Tag Archives: arms trade treaty

The Arms Trade Treaty: the Last Stand


What if there was a way to dramatically reduce armed violence, conflict and civil unrest, violations of international law, abuses of children’s rights, civilian casualties, humanitarian crises and missed social and economic opportunities?

According to a report by United Nations  Secretary General Ban Ki-Moon, all of these problems could be combatted if the multi-billion-pound market in illicit weapons sales was regulated by an international Arms Trade Treaty (ATT). Yet several nations held up the historic Arms Trade Treaty Conference last July by seeking potential loopholes and asking for more time, including the world’s biggest arms trader: the United States. And, despite 157 states voting in favour of finalising the ATT this March, powerful lobbies continue to oppose the Treaty. With one person dying every minute in armed conflict, it is important to combat these lobbies and their deceptive claims before the treaty negotiations begin again.

 In particular, America’s National Rifle Association (NRA) continues to misleadingly assert that an ATT would infringe upon Americans’ constitutional right to bear arms. The NRA’s opposition to any trade regulations of civilian, as well as military arms, is incredibly damaging. With 650 million of the 875 million weapons in the world in the hands of civilians, many of which are used to perpetrate gross human rights abuses, it is vitally important to regulate the sale of all weapons.  Yet Jeff Abramson of Control Arms reminds us that the draft treaty under discussion specifically excludes arms-related “matters which are essentially within the domestic jurisdiction of any State”. That is to say, the ATT will not stop NRA members or responsible American citizens bearing arms, but it will lessen the guns being traded into the hands of civilian groups known to be problematic.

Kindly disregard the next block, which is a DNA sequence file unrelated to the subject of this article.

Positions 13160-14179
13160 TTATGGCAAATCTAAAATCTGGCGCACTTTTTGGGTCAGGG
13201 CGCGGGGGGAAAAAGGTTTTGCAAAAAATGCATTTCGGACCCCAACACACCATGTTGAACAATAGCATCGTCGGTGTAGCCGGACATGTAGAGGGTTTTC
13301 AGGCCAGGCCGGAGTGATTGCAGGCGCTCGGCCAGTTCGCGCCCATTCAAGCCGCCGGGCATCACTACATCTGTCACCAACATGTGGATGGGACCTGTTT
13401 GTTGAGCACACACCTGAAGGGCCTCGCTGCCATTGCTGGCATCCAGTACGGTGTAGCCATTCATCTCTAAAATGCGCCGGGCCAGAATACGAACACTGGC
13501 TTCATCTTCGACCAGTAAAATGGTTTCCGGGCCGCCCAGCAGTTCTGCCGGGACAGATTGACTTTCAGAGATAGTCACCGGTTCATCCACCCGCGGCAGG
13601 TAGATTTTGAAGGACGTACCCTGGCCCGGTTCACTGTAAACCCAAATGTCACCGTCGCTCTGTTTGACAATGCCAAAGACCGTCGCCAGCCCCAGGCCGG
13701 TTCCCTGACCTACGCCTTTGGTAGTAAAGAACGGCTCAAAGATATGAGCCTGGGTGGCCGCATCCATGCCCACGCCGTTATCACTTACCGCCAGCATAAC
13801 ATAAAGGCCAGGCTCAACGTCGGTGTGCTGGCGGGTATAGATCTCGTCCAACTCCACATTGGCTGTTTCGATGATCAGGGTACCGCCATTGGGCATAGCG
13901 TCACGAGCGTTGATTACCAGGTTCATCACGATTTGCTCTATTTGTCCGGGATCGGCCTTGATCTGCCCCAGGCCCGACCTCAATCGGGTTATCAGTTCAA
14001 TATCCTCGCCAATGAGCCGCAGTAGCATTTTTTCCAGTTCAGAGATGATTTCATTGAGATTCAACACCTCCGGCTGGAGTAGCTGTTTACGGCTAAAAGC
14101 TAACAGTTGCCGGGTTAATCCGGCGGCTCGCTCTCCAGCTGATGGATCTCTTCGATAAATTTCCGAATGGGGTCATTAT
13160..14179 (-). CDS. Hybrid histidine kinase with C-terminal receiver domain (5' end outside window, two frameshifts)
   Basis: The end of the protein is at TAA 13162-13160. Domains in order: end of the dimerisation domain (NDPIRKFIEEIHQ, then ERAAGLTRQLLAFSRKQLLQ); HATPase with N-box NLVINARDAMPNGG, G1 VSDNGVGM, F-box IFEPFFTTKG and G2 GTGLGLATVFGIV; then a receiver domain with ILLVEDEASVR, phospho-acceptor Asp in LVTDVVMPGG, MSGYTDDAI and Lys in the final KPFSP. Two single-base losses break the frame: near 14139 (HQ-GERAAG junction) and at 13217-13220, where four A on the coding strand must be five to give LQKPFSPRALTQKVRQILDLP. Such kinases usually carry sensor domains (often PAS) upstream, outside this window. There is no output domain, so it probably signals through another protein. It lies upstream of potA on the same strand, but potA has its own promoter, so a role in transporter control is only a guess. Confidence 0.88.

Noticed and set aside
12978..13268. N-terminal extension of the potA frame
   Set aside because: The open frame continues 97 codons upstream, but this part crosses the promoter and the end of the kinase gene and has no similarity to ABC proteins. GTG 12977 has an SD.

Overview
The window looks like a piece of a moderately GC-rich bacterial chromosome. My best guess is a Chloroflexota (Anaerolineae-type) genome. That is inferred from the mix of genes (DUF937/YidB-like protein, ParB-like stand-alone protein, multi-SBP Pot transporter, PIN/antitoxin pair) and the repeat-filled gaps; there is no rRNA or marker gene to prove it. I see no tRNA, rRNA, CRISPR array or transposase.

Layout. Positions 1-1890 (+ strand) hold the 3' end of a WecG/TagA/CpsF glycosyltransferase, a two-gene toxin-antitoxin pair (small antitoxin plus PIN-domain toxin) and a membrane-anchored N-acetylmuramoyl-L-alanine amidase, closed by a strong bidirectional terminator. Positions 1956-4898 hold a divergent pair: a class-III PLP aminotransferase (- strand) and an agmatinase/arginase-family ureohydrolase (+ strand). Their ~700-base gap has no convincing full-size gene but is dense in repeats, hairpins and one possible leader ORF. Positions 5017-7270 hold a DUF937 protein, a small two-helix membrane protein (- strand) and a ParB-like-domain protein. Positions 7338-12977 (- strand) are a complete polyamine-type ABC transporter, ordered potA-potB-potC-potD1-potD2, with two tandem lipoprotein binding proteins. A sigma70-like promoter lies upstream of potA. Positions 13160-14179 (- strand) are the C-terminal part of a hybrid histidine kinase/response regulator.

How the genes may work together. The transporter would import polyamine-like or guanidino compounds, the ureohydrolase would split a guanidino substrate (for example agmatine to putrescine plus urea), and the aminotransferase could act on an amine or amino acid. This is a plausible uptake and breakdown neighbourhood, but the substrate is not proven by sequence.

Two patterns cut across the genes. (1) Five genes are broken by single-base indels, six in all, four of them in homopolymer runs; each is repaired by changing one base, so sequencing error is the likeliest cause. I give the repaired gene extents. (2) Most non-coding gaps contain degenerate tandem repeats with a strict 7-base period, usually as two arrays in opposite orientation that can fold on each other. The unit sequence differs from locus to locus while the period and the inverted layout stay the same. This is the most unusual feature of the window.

A second, common objection to the ATT is that other nations fail to improve their export policies without a treaty, and thus clearly lack any intention to regulate their arms trade. First, it is important to note that it is not only other nations who fail to responsibly manage their weapons. For example, the USA is one of the main arms suppliers to the Democratic Republic of Congo, where weapons and ammunitions fuel human rights violations that include rape, abductions, looting and unlawful killings. The UK, too, is responsible for selling arms to several corrupt regimes who turned these weapons on civilians during the peaceful uprisings of the Arab Spring. Of course, the critics are right to say that this treaty won’t be a panacea: even if the USA, the UK and others clean up their arms exports, some unscrupulous governments will continue to ignore the rules. Crucially, however, a treaty will enable “global civil society and governments supporting the rule of law and human rights… to hold these unscrupulous governments [sic] to account and keep working to improve the treaty rules on critical issues, such as sea and air drones and labour weapons” says Brian Wood,  Arms Control Manager at Amnesty International.